January 2012, the scoring system for the National Board Dental Exam took a turn from providing a numeric score to becoming a pass/fail exam. The Joint Commission on National Dental Examinations (JCNDE) explains that “The examinations were designed to differentiate between passing and failing candidates, not to distinguish between fine gradations of passing candidates. There is no evidence that there is a significant difference between candidates who receive scores of 89, 90 or 91. The use of National Board scores for any purpose other than as part of the licensure process has not been validated.”
This brought a lot of uncertainties and unknowns to internationally trained dentists aiming for a advanced standing program. It used to be that NBDE I score was one of the primary deciding factors for applicants, so we all studied hard to get as high of a score as you could and if you get a high enough score, it seemed to be guaranteed that you would get accepted somewhere that year. Now if it is just pass/fail, how would schools decide on who to accept? What should candidates just graduating in their home countries without a fancy resume do to impress the schools? And what about the competition between candidates with and without a score?
Many questions arose and they are still up in the air. Everyone seems to feel a bit anxious about the unknowns around it.Those with extensive research experience, work experience or with a masters degree seem to be dealing better with the idea, but many applicants that don’t have work experience or other fancy things in their CV, that previously would have aimed at getting attention by a high score now feel stuck. ‘What am I supposed to do?’, ‘What are schools looking for anyways?’, ‘I don’t know how to improve my CV, I’m on a visa here so I can’t even work!’ are common and understandable concerns coming from this group.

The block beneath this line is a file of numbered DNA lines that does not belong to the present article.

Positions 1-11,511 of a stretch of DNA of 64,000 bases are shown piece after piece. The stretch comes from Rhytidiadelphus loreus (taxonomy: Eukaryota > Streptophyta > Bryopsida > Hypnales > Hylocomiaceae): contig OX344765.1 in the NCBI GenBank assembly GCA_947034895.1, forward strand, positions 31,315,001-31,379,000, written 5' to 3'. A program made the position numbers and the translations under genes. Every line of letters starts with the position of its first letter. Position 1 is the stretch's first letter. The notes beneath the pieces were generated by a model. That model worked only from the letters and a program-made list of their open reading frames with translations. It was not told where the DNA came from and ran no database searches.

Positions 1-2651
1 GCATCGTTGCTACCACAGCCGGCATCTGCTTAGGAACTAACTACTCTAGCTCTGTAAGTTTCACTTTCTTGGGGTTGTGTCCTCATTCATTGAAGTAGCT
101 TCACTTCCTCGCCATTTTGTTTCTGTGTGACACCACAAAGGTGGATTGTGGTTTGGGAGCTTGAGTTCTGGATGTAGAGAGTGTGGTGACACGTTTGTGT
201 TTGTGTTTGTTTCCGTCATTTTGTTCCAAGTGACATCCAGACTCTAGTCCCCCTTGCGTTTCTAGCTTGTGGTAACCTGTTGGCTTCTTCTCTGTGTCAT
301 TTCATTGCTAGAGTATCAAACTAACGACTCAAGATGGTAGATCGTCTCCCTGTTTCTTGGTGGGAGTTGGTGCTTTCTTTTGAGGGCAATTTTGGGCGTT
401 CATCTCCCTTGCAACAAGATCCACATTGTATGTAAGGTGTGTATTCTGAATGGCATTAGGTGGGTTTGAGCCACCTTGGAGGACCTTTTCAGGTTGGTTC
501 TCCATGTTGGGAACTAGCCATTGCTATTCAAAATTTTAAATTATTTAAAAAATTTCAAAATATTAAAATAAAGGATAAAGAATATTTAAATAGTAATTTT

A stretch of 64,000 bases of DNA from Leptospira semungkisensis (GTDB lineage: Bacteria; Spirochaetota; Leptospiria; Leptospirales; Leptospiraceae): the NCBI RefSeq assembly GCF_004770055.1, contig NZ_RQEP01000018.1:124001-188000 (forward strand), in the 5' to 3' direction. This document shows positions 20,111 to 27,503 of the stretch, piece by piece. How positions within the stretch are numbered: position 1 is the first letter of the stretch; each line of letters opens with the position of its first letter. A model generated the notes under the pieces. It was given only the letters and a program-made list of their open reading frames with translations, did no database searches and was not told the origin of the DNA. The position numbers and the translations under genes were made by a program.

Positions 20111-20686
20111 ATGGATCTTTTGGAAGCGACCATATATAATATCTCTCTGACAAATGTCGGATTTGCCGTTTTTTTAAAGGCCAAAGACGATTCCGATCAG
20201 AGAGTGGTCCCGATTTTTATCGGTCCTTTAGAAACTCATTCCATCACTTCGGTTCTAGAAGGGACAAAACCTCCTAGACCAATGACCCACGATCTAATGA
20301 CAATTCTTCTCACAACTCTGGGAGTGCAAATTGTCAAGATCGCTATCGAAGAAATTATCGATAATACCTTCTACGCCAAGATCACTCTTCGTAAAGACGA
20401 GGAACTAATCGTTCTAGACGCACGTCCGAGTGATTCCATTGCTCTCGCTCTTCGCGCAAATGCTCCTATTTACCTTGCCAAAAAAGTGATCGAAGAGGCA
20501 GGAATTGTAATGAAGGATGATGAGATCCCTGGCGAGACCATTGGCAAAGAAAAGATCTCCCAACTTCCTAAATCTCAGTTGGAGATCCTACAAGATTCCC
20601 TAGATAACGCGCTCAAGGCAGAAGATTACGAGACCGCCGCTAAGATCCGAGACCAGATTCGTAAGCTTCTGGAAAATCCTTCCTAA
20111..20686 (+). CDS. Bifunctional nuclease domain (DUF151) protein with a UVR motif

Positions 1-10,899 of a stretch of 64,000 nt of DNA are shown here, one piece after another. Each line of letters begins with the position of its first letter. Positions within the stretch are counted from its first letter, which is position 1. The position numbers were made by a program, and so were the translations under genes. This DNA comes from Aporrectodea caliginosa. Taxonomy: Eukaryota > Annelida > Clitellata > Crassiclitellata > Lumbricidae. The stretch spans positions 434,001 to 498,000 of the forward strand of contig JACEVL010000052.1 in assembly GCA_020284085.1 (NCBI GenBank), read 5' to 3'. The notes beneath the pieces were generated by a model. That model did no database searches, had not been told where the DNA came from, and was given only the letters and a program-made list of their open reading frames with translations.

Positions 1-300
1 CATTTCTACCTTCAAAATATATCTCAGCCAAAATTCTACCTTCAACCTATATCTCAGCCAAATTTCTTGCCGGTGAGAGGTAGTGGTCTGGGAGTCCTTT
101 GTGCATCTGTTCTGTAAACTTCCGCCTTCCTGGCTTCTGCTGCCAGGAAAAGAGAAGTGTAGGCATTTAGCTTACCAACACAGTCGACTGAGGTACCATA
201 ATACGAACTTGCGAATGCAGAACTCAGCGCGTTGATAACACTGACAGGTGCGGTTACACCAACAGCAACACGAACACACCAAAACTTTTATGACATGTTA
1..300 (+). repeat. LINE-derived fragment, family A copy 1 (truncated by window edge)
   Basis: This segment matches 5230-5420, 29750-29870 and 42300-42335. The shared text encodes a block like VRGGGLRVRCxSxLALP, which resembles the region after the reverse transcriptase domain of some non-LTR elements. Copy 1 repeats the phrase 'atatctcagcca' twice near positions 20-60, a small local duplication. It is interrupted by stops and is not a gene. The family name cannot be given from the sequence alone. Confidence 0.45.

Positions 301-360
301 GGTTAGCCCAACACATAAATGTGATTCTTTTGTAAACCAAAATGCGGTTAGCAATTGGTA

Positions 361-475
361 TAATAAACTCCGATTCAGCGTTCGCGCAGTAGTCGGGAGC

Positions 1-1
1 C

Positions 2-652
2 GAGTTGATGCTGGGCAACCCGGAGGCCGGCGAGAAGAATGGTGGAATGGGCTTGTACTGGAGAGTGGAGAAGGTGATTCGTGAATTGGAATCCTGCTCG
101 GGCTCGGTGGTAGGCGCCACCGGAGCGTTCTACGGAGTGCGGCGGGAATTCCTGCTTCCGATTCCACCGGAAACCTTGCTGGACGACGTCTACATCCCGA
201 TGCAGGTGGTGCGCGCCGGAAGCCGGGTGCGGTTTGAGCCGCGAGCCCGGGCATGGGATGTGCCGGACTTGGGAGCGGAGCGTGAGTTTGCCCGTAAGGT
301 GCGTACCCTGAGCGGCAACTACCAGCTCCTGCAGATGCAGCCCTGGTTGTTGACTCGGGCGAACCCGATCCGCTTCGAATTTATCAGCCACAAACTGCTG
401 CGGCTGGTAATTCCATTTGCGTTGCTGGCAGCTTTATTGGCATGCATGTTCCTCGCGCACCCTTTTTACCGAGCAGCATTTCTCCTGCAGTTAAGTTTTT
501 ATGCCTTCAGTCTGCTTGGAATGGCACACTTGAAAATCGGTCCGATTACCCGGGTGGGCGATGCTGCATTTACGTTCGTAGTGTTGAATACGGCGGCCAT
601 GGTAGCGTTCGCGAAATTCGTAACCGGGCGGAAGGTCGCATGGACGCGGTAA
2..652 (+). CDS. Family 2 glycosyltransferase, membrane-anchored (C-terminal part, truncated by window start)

UCLA responded by including a written test in the NBDE I format in the interview. New York University initially decided to make DAT a requirement for those candidates without a numeric score.
Eliminating NBDE I scores from the decision factor inevitably leads to more weight being put on other factors. Programs never did solely look at scores to select candidates; yes it played a rather big role but it was still just one part of the application. There were always applicants with relatively low board scores getting accepted over those with higher scores, some because of a killer CV, but not always. So the reality is that, they just lost one of the many factors they used to evaluate candidates, but all the other factors – GPA, TOEFL, CV, Personal Statement, Recommendation Letters, interviews, bench tests – they are still there. It’s not that much different.
Then what should applicants do to prepare themselves?
There is no one answer to this question, everything matters. Aim for a higher TOEFL score, you can repeat the TOEFL as many times as you want. Getting a WES report might help if your ECE is low, you might need it for USC anyways, get the evaluation done and see if you get a better GPA conversion. Put extra effort into your CV and Personal Statement, the importance of them are often overlooked. I will be writing about this in a separate blog post, but really you can never excessively revise them. Double check with those who are writing you recommendation letters and make sure they are giving you strong content. Give them a copy of your CV and a short list of what you would like them to focus on on your recommendation letter, and ask if they could do that for you.
In a sense by taking away the scores, you are now spared from the need to improve your board scores; now you just need to study enough to pass. This is still not easy, but aiming to pass it is definitely easier than aiming for an extremely high score.
There are always 2 sides to the coin, and you can either worry and complain about it or see what you can do to maximize your chances.